Comparison of economic aspect with large hydro power plant

We have taken a large-scale project first, the Upper Tamakoshi Hydroelectric Project. The project cost  is estimated  at  NRs.35.29  billion  equivalent  to  US  $441  million  excluding  interest  for  five  years  on  the project  (with  exchange  rate  of  1US$=  NRs.  80)  and  will  have  a  Maximum  Output  of  456MW  per  day during the monsoon. Cutting that number by 60% or more during the dry season. The additional cost is in 132  kV  High Voltage  Transmission Lines  for future  grid extension between$8000–10,000 per km and rising  to  around  $22,000  in  difficult  terrain.  Sub-station construction and additional road building at $20,000per km.  Hence the project cost would be round off to $500 million and also these lines will bypass most rural communities on its wayto India in Power Purchase Agreements (PPAs).

Comparing  smaller  GWVPP  plants  using  local  materials,  the  cost  of  each  plant  can  comes  in around$10,000  and  does  not  dam  the  water  in  order  to  operate.  The GWVPP  plant  merely  uses  the water  for  a  few  seconds  as  it  flows  out  the  bottom  on  its  way  downstream.  Just  the  environmental advantages  to  its  usage  warrant  further  investigation  as  a  solution.GVP  is  designed  to  be  installed  in remote  areas that would never  see grid  expansion into local villages and  is designed to electrify a  small community of up to 200 homes per plant under Nepalese consumption patterns.

If we use the same figure of$500 million for one large project that provides diminishing electrical output as  rains  decrease  from  October  to  May each  year,  we  could  build  50,000GVP  plants.  These  plants generating  57  MWh  per  year  would  equal  2,850,000MWh  or  2,850  GWh  annually  fed  directly  to  the local communities  in remote  locations that  need it most.  The forecast annual energy output from the ‘Upper Tamakoshi Hydroelectric Project’ is 2,281GWh. We can generate more power from GWVPP, save on the amount of construction materials and do not need to dam an entire river.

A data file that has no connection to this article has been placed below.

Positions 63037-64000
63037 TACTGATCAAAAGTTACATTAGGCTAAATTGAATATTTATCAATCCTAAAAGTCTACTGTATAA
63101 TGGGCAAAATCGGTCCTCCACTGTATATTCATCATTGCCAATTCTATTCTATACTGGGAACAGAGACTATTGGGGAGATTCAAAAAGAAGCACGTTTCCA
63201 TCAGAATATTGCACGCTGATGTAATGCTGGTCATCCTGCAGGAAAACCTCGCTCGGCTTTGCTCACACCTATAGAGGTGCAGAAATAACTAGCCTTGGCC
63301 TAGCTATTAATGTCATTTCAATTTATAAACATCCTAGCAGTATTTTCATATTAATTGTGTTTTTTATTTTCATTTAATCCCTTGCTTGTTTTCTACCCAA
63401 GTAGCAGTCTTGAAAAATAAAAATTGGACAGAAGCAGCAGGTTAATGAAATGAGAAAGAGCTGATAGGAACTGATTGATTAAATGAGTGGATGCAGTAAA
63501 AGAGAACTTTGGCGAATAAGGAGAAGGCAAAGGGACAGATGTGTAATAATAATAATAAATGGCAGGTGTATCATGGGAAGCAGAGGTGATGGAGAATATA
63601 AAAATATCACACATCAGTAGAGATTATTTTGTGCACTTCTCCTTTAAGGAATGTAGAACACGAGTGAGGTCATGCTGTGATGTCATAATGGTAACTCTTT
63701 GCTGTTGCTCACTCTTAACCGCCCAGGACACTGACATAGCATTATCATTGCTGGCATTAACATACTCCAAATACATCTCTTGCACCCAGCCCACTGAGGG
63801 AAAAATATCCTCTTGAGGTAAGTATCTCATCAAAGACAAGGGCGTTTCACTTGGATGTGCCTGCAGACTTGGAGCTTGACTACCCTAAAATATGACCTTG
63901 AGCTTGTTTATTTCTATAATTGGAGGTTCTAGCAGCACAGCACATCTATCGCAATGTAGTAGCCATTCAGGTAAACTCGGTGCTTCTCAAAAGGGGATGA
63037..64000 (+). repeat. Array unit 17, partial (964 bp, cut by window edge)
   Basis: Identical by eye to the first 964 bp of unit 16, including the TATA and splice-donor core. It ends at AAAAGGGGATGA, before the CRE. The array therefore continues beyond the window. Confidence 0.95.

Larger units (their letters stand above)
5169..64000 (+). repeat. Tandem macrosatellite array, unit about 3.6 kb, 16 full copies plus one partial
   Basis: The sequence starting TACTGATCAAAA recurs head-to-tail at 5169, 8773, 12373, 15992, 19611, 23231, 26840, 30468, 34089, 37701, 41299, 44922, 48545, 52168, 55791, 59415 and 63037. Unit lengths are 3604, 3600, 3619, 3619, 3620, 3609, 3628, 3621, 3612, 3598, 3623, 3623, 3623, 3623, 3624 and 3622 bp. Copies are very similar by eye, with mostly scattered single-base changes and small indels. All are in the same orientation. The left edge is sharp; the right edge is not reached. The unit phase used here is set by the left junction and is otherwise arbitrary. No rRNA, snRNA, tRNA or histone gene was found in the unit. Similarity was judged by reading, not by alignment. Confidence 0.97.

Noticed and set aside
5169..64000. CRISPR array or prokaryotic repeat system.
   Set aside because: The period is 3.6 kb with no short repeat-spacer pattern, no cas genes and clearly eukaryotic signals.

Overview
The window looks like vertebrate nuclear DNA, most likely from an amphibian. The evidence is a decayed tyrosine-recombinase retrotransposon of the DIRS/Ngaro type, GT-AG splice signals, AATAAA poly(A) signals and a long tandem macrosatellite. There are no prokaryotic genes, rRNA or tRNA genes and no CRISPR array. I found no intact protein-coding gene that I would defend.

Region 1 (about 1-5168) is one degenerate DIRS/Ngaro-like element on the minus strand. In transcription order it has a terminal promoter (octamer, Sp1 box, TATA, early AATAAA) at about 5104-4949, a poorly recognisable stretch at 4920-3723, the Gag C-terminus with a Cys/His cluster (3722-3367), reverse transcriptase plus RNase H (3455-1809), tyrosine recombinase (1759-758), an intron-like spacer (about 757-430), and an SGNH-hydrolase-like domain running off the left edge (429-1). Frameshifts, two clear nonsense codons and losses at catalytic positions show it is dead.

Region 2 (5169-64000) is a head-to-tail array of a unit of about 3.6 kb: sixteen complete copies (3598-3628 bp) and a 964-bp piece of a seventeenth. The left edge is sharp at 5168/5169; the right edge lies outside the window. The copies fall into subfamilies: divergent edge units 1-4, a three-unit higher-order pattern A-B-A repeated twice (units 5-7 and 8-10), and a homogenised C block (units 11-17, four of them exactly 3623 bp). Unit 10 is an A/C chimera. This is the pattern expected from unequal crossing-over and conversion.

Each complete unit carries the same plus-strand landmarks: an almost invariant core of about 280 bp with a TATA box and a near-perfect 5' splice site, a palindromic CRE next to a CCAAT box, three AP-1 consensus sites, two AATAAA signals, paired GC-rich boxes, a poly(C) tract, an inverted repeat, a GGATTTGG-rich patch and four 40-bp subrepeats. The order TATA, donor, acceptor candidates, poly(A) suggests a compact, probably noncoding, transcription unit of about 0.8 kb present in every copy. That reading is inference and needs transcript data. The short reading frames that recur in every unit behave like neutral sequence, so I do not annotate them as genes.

This study acknowledges the support from Alternative Energy Promotion Center, Ministry Of Science, Technology & Environment, and Government of Nepal. We would like to express our deepest gratitude towards our Project Supervisors Prof.Dr. Tri Ratna Bajracharya , Associate Professor Dr. Hari Neopane and Assistant Professor Er. Raj Kumar Chaulagin. We would also like to thank to members of PEEDA, CRE, Grid Nepal for providing us valuable information.

The feasibility study showed that low head Gravitational Water Vortex Power Plant fill a gap in the Nepalese renewable Energy Market. This study shows that GWVPP is viable and attractive option for poor rural communities and can greatly benefit them. A figure of 50000 such sites are highly suitable for the low head Gravitational Water Vortex Power Plant. Wide range of benefits include socio-economic, financial and environmental gains. The low head GWVPP also provides an opportunity to address current rural/urban and regional energy access disparities of Nepal.

1.     1. Bajracharya, T. R., & Chaulagai, R. K. (2012). Developing Innovative Low Head Water Turbine for FreeFlowing Streams Suitable for Micro-hydropower in Flat (Terai) Regions in Nepal. Kathmandu:Center for Applied Research and Development(CARD), Institute of Engineering, Tribhuvan University, Nepal.

2.    2..Bajracharya, T. R., Thapa, A. B., Pun, P., Dhakal, S., & Nakarmi, S. (2013). DEVELOPMENT AND TESTING OF RUNNER AND CONICAL BASIN FOR GRAVITATIONAL WATER VORTEX POWER PLANT.Kathmandu: Institute of Engineering, Central Campus, Pulchowk.

3.AEPC, 2013. Alternative Energy Promotion Centre. [Online] 
Available at: http://www.aepc.gov.np [Accessed 2 FEB 2015].
4.     4.People, Energy & Environment Devlopment Association (PEEDA), Yearly Publication of PEEDA (Volume I), 2014

5.    5.People, Energy & Environment Devlopment Association (PEEDA) [online]
Available at: http://www.peeda.net/
[Accessed 4Feb 2015]

6.  Centre for Renewable Energy Technology Nepal (online) 
[Accessed 7th Feb 2015] 

7.  United Nation Development Program (online)
[Accessed 5th Feb 2015]